Do Plastic Surgery Procedures Include a Satisfaction Guarantee?

The quick answer to this question is “sort of”.

When you get to the root of the reasons as to why people choose to have plastic surgery, it stems from them being unhappy, or dissatisfied, with a particular body part or facial feature. It is my job, as the professional, to identify if there really is a problem that can be reasonably fixed with the art of plastic surgery. And, if there is, I have to then be able to assess the patient’s motivation for wanting the correction.

Does the patient have an exaggerated opinion of what really exists?  What is the patient’s overall emotional and mental status? Is there some underlying problem that is unrelated to the actual complaint? Will the patient be able to deal with complications or a result that they did not quite expect? If a less than desirable outcome really does occur, is it the fault of the surgeon? All of these queries are part of the pre-operative assessment when a patient comes in for a consultation. All of this is also what can muddy the waters when it comes to a “satisfaction guarantee.”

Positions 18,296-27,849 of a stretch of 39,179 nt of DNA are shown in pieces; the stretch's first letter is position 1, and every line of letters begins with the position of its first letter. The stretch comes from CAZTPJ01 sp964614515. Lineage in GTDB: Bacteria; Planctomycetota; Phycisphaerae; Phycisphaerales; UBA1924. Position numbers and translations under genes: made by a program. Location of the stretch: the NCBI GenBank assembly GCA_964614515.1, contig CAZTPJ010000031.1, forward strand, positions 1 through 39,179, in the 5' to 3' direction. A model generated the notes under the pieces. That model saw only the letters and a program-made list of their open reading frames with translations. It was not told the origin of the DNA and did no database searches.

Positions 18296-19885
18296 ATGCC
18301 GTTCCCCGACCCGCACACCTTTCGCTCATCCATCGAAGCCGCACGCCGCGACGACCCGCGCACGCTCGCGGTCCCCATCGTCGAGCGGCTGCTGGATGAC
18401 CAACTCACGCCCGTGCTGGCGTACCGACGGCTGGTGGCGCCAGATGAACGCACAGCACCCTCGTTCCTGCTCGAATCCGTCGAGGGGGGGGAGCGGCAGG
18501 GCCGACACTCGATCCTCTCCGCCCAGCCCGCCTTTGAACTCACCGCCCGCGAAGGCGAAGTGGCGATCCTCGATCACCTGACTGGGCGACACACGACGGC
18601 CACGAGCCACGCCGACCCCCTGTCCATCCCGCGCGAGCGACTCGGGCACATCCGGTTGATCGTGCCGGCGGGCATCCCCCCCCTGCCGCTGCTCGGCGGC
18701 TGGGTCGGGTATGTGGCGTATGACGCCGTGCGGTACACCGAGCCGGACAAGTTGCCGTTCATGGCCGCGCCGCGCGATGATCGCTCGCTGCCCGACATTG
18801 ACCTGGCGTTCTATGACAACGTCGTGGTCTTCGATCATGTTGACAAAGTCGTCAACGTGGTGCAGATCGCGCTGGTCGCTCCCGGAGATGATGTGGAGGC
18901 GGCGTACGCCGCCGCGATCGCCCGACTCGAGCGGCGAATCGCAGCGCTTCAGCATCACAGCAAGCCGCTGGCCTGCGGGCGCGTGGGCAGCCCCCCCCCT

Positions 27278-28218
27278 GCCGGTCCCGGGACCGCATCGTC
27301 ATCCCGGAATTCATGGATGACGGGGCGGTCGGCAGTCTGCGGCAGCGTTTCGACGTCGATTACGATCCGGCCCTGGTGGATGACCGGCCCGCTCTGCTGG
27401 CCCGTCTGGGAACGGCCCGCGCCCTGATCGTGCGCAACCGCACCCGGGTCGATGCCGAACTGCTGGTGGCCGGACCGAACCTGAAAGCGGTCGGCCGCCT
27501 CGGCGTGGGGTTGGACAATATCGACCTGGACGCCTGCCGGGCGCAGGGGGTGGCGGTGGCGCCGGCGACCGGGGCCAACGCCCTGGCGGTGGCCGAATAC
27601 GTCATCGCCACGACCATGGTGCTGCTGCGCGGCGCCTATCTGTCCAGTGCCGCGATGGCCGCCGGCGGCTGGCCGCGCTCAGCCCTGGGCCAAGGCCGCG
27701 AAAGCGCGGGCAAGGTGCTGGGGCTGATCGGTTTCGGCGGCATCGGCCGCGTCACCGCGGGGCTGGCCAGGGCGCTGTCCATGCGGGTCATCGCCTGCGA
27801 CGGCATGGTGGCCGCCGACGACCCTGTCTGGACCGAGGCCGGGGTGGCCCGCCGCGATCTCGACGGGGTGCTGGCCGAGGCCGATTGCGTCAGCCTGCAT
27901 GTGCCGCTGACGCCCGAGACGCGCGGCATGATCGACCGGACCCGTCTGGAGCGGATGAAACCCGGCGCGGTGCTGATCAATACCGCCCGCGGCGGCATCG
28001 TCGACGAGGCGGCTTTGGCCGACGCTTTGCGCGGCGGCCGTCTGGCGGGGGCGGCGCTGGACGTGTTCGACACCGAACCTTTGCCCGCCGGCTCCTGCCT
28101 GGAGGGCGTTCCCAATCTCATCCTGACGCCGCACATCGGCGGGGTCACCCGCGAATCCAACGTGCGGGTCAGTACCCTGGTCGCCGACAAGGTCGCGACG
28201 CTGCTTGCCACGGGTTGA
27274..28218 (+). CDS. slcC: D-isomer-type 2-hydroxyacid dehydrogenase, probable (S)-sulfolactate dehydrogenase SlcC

At My Aesthetic Experience (MAE PLASTIC SURGERY), we have a policy that before patients have any procedure, they are aware of how much the procedure will cost. They also understand that if they desire an additional procedure, or need an additional procedure to improve or correct the original procedure, they are made aware that they may be additionally charged.

Even with this written policy, our goal is to do everything we can to have a satisfied patient and to try our very best to ensure that they are happy with their end result.

Of course, all of this starts with the assessment that I mentioned previously and performing high quality work. What happens after that is in part up to the patient and truthfully, a little bit of luck.

So, can or should plastic surgery be guaranteed? I don’t think so. Do we at MAE Plastic Surgery and Transcend MedSpa guarantee plastic surgery or our nonsurgical procedures?  The answer is…sort of.  I expect that many of my colleagues practice similarly.